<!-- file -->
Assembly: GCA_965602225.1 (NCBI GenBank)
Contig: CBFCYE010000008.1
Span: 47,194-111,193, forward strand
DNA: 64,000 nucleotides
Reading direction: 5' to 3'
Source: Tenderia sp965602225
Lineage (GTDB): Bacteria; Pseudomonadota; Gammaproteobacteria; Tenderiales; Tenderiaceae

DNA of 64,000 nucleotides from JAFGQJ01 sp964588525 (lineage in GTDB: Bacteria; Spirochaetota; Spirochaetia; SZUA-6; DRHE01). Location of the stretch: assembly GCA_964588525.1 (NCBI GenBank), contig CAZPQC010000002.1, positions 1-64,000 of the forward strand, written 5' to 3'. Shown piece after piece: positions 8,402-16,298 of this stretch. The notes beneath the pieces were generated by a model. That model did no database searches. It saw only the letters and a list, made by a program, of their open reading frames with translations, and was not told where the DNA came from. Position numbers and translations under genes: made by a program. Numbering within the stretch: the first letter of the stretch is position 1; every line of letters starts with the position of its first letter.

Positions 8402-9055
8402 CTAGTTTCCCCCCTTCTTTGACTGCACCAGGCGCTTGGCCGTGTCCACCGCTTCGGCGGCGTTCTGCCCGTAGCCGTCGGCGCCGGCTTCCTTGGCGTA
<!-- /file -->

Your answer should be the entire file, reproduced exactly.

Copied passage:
Assembly: GCA_965602225.1 (NCBI GenBank)
Contig: CBFCYE010000008.1
Span: 47,194-111,193, forward strand
DNA: 64,000 nucleotides
Reading direction: 5' to 3'
Source: Tenderia sp965602225
Lineage (GTDB): Bacteria; Pseudomonadota; Gammaproteobacteria; Tenderiales; Tenderiaceae

DNA of 64,000 nucleotides from JAFGQJ01 sp964588525 (lineage in GTDB: Bacteria; Spirochaetota; Spirochaetia; SZUA-6; DRHE01). Location of the stretch: assembly GCA_964588525.1 (NCBI GenBank), contig CAZPQC010000002.1, positions 1-64,000 of the forward strand, written 5' to 3'. Shown piece after piece: positions 8,402-16,298 of this stretch. The notes beneath the pieces were generated by a model. That model did no database searches. It saw only the letters and a list, made by a program, of their open reading frames with translations, and was not told where the DNA came from. Position numbers and translations under genes: made by a program. Numbering within the stretch: the first letter of the stretch is position 1; every line of letters starts with the position of its first letter.

Positions 8402-9055
8402 CTAGTTTCCCCCCTTCTTTGACTGCACCAGGCGCTTGGCCGTGTCCACCGCTTCGGCGGCGTTCTGCCCGTAGCCGTCGGCGCCGGCTTCCTTGGCGTA